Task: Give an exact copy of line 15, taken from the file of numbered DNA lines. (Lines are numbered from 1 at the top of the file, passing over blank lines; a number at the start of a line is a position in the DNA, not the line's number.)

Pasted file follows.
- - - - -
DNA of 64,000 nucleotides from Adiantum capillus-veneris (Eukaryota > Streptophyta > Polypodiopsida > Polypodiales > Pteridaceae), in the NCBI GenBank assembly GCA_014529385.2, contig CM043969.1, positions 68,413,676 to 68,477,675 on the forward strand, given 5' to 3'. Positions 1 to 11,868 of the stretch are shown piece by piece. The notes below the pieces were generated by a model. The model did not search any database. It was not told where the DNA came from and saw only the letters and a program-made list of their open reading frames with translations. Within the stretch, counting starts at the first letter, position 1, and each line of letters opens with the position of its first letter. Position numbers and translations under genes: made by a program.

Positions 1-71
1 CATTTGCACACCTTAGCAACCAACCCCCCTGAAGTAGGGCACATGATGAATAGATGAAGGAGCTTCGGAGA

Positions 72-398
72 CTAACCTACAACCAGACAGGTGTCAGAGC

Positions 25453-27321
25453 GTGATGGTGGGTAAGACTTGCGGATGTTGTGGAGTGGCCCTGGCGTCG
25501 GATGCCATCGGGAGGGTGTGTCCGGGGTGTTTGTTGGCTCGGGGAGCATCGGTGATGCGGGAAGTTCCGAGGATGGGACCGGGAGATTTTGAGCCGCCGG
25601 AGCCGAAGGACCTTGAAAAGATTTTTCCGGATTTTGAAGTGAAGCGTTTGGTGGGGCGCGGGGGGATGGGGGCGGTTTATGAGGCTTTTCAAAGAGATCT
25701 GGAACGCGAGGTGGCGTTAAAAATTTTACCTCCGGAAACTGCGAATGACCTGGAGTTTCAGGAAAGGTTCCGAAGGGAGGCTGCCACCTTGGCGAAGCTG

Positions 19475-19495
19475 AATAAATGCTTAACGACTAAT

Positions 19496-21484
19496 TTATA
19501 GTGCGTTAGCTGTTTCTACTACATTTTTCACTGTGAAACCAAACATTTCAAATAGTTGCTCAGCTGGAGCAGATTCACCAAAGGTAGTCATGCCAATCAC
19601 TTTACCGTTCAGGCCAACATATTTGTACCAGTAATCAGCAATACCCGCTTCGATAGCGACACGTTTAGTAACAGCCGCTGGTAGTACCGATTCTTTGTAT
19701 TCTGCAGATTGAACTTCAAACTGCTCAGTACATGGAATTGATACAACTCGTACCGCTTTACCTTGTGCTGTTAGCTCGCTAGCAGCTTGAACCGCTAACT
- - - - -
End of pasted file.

19501 GTGCGTTAGCTGTTTCTACTACATTTTTCACTGTGAAACCAAACATTTCAAATAGTTGCTCAGCTGGAGCAGATTCACCAAAGGTAGTCATGCCAATCAC